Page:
The Complexities of Answering Students’ Actual Needs


An important part of my general philosophy on our education system is the principle that resources should go toward the actual needs that students have.  If, as teacher union advocates claim when results prove poor, the missing ingredients are parental involvement and relief from poverty, then society should redirect resources from teachers who have no chance to penetrate those barriers to services that will.  We can debate how those needs can best be met — what programs, private sector versus public sector, and so on — but the basic idea is a managerial truism.

Click to help us keep the doors open.

Those who agree with the foregoing can’t be entirely opposed to this approach by the Providence School department, as Linda Borg reports it for the Providence Journal:

The Providence School Board has hired six school culture coordinators at the district’s middle schools.

They are part of a new initiative by Mayor Jorge Elorza and Supt. Christopher Maher to promote a positive school climate and increase student engagement. The hiring of a seventh coordinator is expected to be approved at the board’s January meeting.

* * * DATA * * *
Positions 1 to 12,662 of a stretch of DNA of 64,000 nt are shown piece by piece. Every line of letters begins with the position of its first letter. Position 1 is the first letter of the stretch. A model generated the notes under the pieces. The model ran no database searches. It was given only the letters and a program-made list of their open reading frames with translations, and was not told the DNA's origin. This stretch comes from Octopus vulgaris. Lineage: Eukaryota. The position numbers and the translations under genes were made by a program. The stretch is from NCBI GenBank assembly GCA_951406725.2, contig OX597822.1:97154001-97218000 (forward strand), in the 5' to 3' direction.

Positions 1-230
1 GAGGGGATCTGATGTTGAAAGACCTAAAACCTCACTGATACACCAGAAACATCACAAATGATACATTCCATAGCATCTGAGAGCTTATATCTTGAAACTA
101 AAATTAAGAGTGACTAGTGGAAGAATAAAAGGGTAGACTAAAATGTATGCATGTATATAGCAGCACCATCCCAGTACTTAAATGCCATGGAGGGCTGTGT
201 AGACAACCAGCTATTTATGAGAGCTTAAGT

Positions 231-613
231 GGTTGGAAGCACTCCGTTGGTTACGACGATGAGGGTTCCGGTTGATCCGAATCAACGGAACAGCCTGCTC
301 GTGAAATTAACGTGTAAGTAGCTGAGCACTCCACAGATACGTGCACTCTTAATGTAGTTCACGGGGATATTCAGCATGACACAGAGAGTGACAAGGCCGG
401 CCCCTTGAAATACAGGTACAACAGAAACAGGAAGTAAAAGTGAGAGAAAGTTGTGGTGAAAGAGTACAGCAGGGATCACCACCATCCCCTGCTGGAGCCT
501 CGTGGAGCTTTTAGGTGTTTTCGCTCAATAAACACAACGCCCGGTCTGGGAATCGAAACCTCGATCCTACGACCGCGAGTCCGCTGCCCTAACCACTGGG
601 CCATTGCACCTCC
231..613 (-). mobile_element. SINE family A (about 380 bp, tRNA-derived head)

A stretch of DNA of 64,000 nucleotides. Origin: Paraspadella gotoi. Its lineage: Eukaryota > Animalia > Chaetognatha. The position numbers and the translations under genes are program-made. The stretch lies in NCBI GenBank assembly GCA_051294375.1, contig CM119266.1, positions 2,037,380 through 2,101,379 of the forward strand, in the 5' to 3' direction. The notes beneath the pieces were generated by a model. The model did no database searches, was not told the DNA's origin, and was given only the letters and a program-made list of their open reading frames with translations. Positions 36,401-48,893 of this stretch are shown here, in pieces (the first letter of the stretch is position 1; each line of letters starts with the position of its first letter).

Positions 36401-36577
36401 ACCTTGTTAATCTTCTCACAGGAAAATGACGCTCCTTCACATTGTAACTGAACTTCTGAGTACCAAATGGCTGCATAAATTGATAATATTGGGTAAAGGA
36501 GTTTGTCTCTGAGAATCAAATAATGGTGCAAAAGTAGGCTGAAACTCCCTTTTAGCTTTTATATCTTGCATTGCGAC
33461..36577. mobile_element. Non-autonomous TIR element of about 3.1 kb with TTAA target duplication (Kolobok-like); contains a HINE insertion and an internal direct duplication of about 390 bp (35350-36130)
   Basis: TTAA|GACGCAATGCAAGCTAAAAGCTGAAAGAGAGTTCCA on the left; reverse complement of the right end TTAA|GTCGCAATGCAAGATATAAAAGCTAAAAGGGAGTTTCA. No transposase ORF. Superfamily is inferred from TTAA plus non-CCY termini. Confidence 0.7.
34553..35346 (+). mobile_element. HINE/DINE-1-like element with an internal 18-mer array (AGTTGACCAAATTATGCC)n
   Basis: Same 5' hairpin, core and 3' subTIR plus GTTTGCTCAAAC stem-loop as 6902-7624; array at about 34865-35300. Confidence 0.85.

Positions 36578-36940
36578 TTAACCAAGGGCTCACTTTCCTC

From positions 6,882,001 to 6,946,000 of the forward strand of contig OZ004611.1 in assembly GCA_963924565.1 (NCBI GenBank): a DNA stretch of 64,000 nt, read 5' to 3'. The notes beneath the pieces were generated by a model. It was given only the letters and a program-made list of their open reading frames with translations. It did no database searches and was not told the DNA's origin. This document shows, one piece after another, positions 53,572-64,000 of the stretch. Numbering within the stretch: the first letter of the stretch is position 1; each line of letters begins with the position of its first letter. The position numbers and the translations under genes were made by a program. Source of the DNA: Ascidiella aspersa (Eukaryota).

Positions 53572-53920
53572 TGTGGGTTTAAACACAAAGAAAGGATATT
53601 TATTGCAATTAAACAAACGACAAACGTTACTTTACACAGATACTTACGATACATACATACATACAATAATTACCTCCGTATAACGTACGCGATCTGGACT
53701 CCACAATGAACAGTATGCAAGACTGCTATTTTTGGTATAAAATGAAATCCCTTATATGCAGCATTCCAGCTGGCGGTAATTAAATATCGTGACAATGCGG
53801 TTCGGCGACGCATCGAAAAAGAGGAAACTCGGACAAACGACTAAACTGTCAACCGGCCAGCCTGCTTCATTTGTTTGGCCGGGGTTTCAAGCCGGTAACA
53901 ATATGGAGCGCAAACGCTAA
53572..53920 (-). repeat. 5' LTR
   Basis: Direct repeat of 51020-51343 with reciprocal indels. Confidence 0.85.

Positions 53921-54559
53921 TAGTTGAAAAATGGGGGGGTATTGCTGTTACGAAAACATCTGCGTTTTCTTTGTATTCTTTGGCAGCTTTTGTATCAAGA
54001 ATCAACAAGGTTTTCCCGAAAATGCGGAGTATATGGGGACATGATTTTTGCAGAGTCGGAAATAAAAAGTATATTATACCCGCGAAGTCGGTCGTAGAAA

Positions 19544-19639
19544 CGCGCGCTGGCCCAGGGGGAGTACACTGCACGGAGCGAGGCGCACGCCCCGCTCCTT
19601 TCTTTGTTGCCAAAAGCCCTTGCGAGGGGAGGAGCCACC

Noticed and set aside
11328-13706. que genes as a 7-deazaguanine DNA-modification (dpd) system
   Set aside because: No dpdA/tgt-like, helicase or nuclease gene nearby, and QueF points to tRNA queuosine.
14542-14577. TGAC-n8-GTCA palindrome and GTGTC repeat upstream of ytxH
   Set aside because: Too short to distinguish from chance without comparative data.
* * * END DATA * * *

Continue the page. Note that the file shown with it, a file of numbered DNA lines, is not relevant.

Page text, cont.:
School culture coordinators serve as liaisons between the school and the community, including parents, during the middle school years, when students often begin to lose interest in learning. School culture coordinators aim to support youngsters as they transition from cozy elementary schools to larger secondary schools, with the goal of boosting engagement and reducing chronic absenteeism.

A little skepticism is in order, of course, when school departments start spending on administrators and other non-teachers.  How much are these “coordinators” going to be making?  Will they be unionized?  What, specifically, are they going to be doing?

Some of these questions might be alleviated if the coordinators weren’t directly employed by the school department, because there’s no reason to assume that an agency (ostensibly) competent to teach children is also competent to address the needs of their parents or communities.  On the other hand, if the new positions represent a shifting of resources, rather than another excuse to collect more, leaving them within the school department may be the only realistic option.